Like Gig Economy, Crypto Gaming Is Sold With Promise of Convenience and Riches. In Practice It’s Deeply Exploitative - world cultures

Like Gig Economy, Crypto Gaming Is Sold With Promise of Convenience and Riches. In Practice It’s Deeply Exploitative


Video games are increasingly incorporating blockchains, decentralized databases that support cryptocurrencies, as well as NFTs and other “digital assets.”

New games are emerging explicitly to support blockchain technology, while traditional games are being updated to include blockchains.

As of October 2021, “crypto games” accounted for more than half of the blockchain activity during this quarter. Meanwhile, the Treasury investigation has led to consumer groups calling for regulation in the cryptocurrency market.

Crypto evangelists say that blockchains are the future of gaming, and crypto games herald “Web3” – the so-called next iteration of the Internet built on blockchain technology. How true are these promises? How Video Games Use the Blockchain The rise of crypto games roughly coincides with the rise of the Ethereum blockchain, which was launched in 2015.

Ethereum emerged as a platform for building and hosting decentralized applications (applications designed to run on a blockchain, rather than a individually owned computer network), as well as ownership of the digital assets within those applications.

Video games have a history of developing virtual economies. Games like World of Warcraft and EVE Online – where items are bought and sold for virtual currency – have become a common test case for these Ethereum features.

The Promise of “Value Retention” A common paradigm in crypto games is to include two types of tokens. The first is the governance code, which generally allows players to have a say in the management of the game, and in some cases a stake in its revenue. The other is the utility icon, which is used to perform certain actions within the game.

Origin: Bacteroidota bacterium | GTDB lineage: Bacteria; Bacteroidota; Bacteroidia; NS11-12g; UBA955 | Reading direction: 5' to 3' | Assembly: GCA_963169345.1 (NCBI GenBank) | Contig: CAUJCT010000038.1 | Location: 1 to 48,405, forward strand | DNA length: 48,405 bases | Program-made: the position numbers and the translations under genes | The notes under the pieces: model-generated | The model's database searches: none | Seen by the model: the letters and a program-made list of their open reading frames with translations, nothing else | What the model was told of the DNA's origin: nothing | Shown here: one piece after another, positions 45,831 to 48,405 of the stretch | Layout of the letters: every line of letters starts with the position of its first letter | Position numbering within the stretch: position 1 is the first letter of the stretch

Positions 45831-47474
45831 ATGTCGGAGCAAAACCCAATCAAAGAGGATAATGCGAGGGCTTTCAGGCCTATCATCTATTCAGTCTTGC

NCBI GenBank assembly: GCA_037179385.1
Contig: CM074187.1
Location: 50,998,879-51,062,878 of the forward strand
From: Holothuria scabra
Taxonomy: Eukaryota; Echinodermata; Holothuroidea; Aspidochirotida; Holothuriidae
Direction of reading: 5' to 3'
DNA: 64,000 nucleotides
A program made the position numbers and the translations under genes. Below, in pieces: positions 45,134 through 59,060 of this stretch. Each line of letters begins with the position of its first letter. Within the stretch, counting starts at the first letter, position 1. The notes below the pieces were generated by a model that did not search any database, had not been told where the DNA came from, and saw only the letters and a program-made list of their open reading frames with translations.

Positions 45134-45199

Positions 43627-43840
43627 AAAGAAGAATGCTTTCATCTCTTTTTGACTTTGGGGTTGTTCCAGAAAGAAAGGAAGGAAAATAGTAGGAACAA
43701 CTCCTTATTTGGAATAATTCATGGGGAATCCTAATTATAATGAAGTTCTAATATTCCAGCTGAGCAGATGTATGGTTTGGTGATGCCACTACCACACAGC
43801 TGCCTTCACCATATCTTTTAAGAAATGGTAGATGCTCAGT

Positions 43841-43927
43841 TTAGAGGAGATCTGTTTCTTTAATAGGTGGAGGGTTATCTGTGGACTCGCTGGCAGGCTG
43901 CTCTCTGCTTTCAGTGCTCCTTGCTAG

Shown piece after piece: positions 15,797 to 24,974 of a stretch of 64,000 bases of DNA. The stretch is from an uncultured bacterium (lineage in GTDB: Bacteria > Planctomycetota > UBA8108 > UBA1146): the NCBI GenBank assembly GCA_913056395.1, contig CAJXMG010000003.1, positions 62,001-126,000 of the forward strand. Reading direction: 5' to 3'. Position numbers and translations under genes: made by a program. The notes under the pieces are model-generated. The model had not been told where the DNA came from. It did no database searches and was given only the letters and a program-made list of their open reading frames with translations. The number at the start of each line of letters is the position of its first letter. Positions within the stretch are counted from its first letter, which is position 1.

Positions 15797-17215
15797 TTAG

Game assets (such as a sword or e-sports e-commerce card) can also take the form of non-fungible tokens (NFTs), with each token represented on the blockchain.

It is common for NFT tokens and governance tokens to double as speculative assets that can be bought and sold via crypto exchanges, or NFTs. But it is doubtful whether it has any fundamental value. Many game codes are volatile at best and worthless at worst.

However, fans of crypto games are trying to sell it as the future. Take, for example, venture capitalist and Reddit co-founder Alexis Ohanian, who says crypto games will allow players to “earn real value” through accumulated assets that have some value in traditional or “mandatory” money.

In essence, he says, people will no longer need to “waste time” playing for leisure. Advocates of crypto-games often do not understand why one might play games for no reason other than enjoyment or relaxation (or myriad other motives).

In the vision of crypto games, playing becomes an act of searching for “value” tokens, expanding the game to a 24/7 market that pressures players to constantly strive for profit. The marketing of all activities is the thing that has taken a lot of crypto games and cryptocurrency to a halt on a larger scale.